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TheOne1

OO Analysis and Design

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I was just wondering, how many of you who create games either with a team or self use the UML? Like Use Cases and the iterative software design or Waterfall method of 1. Analysis 2. Design 3. Implementation and 4. Testing.

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The vast majority of people who frequent this site have no formal software engineering instruction or experience. Most of them aren''t even formally instructed in computer science - this is a hobbyist site, after all. Most of our members don''t know what UML or a use case is, and most don''t care.

Then there are a few like me, who have had the instruction but just don''t care for it. Software engineering principles sometimes introduce "over-design" and rigidity into a very fluid process. Developing a game is a process of continuous evaluation and rebalancing, so you can''t build a start-to-finish implementation guide, though implementation guides, interaction diagrams and mini-waterfall cycles for different portions of the game are good ideas. I used to receive Game Developer Magazine and I still read post mortems on GamaSutra, and I can''t recall formal software engineering principles being mentioned once, so I don''t think there''s a lot of emphasis put on it by professional game developers either. I might be wrong or misinterpreting things, though.

Finally, you have the SE faithful, who even have their own forum on this site. From the activity in it, though, you can see how few they are...

The Game Design forum contains very few people who are even good programmers, by their own admission. I don''t think you''ll find a lot of respondents to polls and queries about UML, etc here.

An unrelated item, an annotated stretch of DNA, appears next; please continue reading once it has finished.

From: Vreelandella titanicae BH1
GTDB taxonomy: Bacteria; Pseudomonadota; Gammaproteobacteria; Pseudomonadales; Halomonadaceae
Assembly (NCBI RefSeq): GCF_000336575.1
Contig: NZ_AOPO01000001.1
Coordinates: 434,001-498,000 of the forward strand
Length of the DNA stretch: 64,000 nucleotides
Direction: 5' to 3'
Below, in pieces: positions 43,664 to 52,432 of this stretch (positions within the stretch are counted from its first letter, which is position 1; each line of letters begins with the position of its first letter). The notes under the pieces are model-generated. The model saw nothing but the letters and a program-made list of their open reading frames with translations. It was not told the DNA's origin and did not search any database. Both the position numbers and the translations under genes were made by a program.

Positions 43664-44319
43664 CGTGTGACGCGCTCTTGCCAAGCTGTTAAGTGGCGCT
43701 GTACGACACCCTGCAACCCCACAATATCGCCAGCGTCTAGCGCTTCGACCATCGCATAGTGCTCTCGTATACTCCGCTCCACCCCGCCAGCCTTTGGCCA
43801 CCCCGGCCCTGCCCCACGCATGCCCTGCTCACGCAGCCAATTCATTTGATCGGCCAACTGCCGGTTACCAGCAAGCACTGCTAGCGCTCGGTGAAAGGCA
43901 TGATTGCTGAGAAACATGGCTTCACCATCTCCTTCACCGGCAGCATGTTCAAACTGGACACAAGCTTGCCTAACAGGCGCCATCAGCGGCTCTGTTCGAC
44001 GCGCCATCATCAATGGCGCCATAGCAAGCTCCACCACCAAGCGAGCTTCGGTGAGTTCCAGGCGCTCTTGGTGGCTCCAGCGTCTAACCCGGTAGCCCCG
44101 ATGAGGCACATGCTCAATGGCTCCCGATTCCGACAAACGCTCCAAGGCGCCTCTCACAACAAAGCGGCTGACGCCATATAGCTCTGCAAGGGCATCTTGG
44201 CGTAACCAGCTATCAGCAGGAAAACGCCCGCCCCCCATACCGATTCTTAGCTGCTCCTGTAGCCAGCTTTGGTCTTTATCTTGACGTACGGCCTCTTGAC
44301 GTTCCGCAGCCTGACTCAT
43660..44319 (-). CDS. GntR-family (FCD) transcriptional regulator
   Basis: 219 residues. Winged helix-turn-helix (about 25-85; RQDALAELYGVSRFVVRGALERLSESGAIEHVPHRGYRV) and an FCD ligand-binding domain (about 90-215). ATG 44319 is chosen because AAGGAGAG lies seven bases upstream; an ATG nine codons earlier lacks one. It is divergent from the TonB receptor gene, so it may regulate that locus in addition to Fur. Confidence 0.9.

I might also add that I frequently like to disabuse people of the notion that what the majority does is in any way relevant to what you do or should do. Employ your skills and knowledge to create a methodology that suits you. I hardly write code these days, but when I do I use extensive prototyping (typically in my choice of dynamic-typing/scripting language at the moment, currently Python) and then optimize or convert portions to C++ as necessary. Laziness is the fundamental tenet of my programming: if you wait a bit or dig around, you may find someone else who''s already done the work for you.

Good luck.

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I work at a company that does military simulations (similar to games), and we have a fairly lightweight development process with a more strict testing (and fixing) process.

We use UML to implement our designs, but we only do enough design such as to say, "I''ve thought this through, and this is how I think it is best to implement this particular component". It shows you have a plan and that you have thought through the problem at hand.

We also do use cases as well, but we have specific people assigned to them. Use cases are excellent for coming up with a good test plan.

Our overall development cycle varies from project-to-project depending on the needs of the project and the needs of the team. In our current project, we are introducing a component-based architecture in which it''s been decided that the best way to convert to the new architecture is to go through an iterative build lifecycle. Every build is from approximately 4-5 weeks in length and includes requirements, design, coding, and testing. This way we can make adjustments if we find problems in the architectural design throughout the project''s lifecycle.